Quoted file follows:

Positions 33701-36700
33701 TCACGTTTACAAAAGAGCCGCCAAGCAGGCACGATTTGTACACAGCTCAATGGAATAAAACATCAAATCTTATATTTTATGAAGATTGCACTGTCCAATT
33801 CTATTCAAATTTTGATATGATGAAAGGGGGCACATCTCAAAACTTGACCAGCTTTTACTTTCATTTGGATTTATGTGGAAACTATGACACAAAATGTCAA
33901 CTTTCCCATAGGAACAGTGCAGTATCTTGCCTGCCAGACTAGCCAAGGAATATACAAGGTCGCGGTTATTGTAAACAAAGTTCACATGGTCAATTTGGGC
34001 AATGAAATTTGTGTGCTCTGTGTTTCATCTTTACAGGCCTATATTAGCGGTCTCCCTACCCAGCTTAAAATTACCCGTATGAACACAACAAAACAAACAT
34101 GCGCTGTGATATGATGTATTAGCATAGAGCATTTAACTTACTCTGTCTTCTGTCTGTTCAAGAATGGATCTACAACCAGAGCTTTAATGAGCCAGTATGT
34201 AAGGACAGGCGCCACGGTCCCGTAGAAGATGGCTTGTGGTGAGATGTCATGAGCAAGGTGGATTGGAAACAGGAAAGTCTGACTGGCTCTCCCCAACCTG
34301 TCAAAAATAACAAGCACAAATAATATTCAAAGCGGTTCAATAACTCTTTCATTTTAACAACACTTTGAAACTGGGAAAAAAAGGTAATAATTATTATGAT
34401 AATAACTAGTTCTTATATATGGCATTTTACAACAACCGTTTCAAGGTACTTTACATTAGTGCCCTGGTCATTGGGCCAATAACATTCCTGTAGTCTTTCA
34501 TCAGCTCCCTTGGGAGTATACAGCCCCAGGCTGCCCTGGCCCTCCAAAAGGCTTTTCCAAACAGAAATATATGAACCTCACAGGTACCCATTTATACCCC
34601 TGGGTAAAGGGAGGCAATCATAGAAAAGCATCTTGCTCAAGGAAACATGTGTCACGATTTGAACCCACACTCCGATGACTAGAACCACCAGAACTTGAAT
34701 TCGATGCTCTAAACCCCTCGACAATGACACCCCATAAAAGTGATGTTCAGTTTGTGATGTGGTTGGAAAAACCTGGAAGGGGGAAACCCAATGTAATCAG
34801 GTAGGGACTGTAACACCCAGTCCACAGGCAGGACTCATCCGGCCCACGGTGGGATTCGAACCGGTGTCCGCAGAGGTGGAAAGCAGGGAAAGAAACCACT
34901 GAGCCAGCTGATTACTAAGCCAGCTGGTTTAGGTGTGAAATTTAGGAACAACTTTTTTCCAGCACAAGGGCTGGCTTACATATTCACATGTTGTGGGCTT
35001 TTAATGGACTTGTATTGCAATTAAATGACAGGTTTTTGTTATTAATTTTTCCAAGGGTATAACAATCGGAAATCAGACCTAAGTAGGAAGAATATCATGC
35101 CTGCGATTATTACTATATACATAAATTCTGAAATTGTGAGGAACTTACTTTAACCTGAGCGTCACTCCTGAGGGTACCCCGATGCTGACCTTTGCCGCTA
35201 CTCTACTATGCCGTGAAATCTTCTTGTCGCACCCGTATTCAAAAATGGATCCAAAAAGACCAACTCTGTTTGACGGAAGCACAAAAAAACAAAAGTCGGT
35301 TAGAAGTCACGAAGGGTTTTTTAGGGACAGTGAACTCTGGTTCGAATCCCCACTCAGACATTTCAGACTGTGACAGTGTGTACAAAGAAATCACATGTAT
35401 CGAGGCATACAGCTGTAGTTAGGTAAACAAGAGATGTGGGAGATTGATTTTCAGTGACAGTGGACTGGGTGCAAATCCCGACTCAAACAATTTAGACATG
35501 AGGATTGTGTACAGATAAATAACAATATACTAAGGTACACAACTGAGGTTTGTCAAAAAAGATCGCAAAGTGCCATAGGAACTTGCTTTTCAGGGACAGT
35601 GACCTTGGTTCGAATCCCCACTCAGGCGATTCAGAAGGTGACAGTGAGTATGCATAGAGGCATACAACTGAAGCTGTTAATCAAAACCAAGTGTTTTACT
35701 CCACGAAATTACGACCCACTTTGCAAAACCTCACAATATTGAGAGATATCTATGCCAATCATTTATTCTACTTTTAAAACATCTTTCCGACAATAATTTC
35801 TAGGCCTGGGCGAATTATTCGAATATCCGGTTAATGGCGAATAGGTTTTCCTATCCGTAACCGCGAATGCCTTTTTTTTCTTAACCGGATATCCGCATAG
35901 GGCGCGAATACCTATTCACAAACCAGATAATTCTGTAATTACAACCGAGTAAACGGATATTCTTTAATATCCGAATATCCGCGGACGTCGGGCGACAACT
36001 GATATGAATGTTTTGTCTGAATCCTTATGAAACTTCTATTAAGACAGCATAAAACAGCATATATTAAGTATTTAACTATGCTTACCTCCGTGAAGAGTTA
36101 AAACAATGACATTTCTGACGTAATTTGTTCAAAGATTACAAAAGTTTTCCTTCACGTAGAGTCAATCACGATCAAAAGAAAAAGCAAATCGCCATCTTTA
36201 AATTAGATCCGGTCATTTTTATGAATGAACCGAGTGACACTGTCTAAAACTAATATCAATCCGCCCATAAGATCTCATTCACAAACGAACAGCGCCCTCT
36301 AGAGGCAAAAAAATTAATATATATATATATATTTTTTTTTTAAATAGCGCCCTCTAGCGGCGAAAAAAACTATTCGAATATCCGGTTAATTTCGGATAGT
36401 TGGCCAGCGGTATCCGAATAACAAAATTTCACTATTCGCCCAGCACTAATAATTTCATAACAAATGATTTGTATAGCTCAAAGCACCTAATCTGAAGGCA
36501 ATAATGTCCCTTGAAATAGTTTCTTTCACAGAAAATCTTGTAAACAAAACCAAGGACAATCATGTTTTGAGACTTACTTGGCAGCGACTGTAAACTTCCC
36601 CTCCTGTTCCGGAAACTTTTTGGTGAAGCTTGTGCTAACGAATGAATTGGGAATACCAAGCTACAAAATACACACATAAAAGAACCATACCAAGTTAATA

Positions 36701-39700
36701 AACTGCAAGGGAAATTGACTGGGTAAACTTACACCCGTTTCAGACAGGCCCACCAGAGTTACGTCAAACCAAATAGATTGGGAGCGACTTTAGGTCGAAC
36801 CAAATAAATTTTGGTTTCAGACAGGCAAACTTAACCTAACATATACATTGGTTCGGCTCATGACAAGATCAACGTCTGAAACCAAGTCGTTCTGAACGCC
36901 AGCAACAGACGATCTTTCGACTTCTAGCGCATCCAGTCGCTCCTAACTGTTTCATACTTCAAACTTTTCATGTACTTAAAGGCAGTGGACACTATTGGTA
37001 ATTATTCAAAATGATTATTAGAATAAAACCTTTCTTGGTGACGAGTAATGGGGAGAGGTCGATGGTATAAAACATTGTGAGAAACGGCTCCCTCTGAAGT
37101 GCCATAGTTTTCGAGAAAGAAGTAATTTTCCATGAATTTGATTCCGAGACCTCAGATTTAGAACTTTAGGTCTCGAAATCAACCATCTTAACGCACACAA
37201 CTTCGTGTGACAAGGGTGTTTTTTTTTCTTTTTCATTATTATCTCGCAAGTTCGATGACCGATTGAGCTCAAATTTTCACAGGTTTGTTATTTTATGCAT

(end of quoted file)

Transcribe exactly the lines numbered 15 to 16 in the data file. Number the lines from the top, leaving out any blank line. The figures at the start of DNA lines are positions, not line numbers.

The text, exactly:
35001 TTAATGGACTTGTATTGCAATTAAATGACAGGTTTTTGTTATTAATTTTTCCAAGGGTATAACAATCGGAAATCAGACCTAAGTAGGAAGAATATCATGC
35101 CTGCGATTATTACTATATACATAAATTCTGAAATTGTGAGGAACTTACTTTAACCTGAGCGTCACTCCTGAGGGTACCCCGATGCTGACCTTTGCCGCTA